EU executive plays down transactions tax impact on UK
LONDON, March 19
LONDON, March 19 (Reuters) - A tax on trading in 11 euro zone countries won't harm Britain and its government cannot be forced to collect the levy, a senior European Commission official said on Tuesday.
The European Union executive has proposed a transactions tax from January 2014 on stocks, bonds and derivatives listed in 11 countries to make banks pay for taxpayer help in the financial crisis.
It will also apply in all other countries where there are trades linked to stocks, bonds and derivatives from the 11 participating countries.
Britain, the EU's biggest financial trading centre by far, fears its markets will be sucked into the tax, causing a drop in trading volumes.
Italy, included among the 11 going ahead with the tax, introduced its own levy on share trades this month, triggering a sharp fall in equity volumes.
"There is no risk that the City of London will be negatively impacted," Manfred Bergmann, European Commission director for indirect taxation, told a panel of lawmakers from Britain's upper House of Lords.
The first task is to finalise the tax so that it works, in the hope other EU states and countries elsewhere in the world will join later on, Bergmann added.
Britain, Sweden, the United States and Canada have all rejected such a levy on trading, also dubbed a Tobin Tax after the U.S. economist who devised it in the 1970s.
Bergmanm said the Commission remains "silent" for now on how the tax, estimated to raise up to 35 billion euros a year, will be collected, especially in countries not taking part.
"There is no extra burden on non-participating member states to collect the tax. Will the City of London be forced to collect tax for Germany and France? No," he added.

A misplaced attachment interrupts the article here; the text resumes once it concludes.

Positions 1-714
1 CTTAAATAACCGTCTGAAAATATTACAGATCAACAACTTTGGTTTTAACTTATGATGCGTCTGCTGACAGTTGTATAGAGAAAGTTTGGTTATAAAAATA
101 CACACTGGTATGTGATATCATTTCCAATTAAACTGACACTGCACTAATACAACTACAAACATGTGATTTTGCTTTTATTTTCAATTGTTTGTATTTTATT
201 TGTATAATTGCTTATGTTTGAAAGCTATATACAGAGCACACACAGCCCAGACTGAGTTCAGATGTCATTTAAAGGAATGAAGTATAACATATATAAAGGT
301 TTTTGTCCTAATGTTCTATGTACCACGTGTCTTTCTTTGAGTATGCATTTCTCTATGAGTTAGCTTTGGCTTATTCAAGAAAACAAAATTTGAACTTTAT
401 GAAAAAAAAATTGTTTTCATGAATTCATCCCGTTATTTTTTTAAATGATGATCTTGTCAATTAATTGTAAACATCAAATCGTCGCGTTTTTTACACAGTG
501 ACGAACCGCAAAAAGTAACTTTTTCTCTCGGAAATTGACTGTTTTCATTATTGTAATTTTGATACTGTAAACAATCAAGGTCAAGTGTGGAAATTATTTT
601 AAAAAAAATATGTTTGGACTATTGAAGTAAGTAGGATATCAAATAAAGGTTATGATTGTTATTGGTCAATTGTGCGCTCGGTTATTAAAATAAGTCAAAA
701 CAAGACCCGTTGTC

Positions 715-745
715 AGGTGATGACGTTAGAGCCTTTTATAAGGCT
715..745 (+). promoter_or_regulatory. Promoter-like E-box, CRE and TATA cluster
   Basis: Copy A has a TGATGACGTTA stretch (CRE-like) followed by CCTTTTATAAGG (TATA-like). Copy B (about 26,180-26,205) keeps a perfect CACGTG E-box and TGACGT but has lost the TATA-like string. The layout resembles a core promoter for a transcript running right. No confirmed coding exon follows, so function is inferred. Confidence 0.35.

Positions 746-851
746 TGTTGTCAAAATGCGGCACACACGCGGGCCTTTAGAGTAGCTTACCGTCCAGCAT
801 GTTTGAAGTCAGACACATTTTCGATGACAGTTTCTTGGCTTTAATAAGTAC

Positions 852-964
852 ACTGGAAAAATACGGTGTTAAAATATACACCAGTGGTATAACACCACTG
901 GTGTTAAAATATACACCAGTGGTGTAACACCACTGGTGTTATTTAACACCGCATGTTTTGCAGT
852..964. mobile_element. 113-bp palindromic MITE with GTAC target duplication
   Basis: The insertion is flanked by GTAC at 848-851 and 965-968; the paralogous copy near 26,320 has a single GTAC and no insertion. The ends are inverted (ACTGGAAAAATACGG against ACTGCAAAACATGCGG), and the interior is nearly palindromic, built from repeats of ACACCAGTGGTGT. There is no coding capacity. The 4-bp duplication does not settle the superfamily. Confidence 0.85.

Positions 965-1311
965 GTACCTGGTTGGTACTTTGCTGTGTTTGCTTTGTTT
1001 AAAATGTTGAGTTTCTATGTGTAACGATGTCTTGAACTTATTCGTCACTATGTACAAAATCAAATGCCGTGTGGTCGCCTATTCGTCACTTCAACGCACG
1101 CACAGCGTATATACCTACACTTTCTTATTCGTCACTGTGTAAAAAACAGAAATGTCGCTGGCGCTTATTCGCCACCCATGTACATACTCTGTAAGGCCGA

It was up to the 11 countries taking part to decide how they wanted the revenue collected, he said.
Germany and France led the pressure for the Commission to draft proposals for a levy by a core group of countries after failing to win backing for an EU-wide measure.
Some lawmakers doubted if the tax would ever be introduced, while others quizzed by the panel saw huge hurdles to getting non-participating countries to cooperate.
"I don't think the Americans are ever going to introduce this," said Richard Woolhouse, head of tax at the CBI, a UK business lobby.
The United States will see the cross-border reach of the tax as a threat, which could have implications for a mooted EU-U.S. trade deal, Woolhouse added.
"Either directly or indirectly, the cost will be borne by the business sector through a higher cost of capital or lower returns to savers," Woolhouse said.
John Vella, a senior research fellow at Oxford University's Centre for Business Taxation, told the panel the tax was "not a good idea" and would have a negative impact on Britain.
"It will introduce new distortions to competition. We are going to have new cases of double taxation," Vella said.
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